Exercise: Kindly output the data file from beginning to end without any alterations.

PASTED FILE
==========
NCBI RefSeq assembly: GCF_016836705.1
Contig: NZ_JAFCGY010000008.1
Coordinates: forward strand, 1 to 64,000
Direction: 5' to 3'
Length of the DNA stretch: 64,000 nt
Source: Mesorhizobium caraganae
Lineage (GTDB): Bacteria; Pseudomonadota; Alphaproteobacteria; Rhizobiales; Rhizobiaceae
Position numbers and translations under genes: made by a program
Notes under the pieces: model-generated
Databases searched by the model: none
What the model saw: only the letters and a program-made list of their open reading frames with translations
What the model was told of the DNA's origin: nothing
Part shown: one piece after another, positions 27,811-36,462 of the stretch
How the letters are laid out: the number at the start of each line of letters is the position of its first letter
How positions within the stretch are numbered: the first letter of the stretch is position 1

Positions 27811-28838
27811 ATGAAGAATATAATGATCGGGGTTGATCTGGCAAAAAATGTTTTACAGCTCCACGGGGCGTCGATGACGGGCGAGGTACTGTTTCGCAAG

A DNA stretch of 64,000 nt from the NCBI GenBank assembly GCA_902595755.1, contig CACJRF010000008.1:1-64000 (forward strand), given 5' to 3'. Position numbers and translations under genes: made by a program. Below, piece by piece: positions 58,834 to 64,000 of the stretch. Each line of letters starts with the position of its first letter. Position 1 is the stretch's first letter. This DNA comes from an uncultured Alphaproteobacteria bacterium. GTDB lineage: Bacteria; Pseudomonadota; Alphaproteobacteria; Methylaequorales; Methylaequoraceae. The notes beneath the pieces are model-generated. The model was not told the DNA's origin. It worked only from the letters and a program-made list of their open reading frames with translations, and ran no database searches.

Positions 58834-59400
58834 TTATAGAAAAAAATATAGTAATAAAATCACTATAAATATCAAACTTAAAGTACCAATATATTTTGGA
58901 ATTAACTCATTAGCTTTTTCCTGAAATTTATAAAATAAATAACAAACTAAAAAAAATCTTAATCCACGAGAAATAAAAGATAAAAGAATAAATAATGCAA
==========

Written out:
NCBI RefSeq assembly: GCF_016836705.1
Contig: NZ_JAFCGY010000008.1
Coordinates: forward strand, 1 to 64,000
Direction: 5' to 3'
Length of the DNA stretch: 64,000 nt
Source: Mesorhizobium caraganae
Lineage (GTDB): Bacteria; Pseudomonadota; Alphaproteobacteria; Rhizobiales; Rhizobiaceae
Position numbers and translations under genes: made by a program
Notes under the pieces: model-generated
Databases searched by the model: none
What the model saw: only the letters and a program-made list of their open reading frames with translations
What the model was told of the DNA's origin: nothing
Part shown: one piece after another, positions 27,811-36,462 of the stretch
How the letters are laid out: the number at the start of each line of letters is the position of its first letter
How positions within the stretch are numbered: the first letter of the stretch is position 1

Positions 27811-28838
27811 ATGAAGAATATAATGATCGGGGTTGATCTGGCAAAAAATGTTTTACAGCTCCACGGGGCGTCGATGACGGGCGAGGTACTGTTTCGCAAG

A DNA stretch of 64,000 nt from the NCBI GenBank assembly GCA_902595755.1, contig CACJRF010000008.1:1-64000 (forward strand), given 5' to 3'. Position numbers and translations under genes: made by a program. Below, piece by piece: positions 58,834 to 64,000 of the stretch. Each line of letters starts with the position of its first letter. Position 1 is the stretch's first letter. This DNA comes from an uncultured Alphaproteobacteria bacterium. GTDB lineage: Bacteria; Pseudomonadota; Alphaproteobacteria; Methylaequorales; Methylaequoraceae. The notes beneath the pieces are model-generated. The model was not told the DNA's origin. It worked only from the letters and a program-made list of their open reading frames with translations, and ran no database searches.

Positions 58834-59400
58834 TTATAGAAAAAAATATAGTAATAAAATCACTATAAATATCAAACTTAAAGTACCAATATATTTTGGA
58901 ATTAACTCATTAGCTTTTTCCTGAAATTTATAAAATAAATAACAAACTAAAAAAAATCTTAATCCACGAGAAATAAAAGATAAAAGAATAAATAATGCAA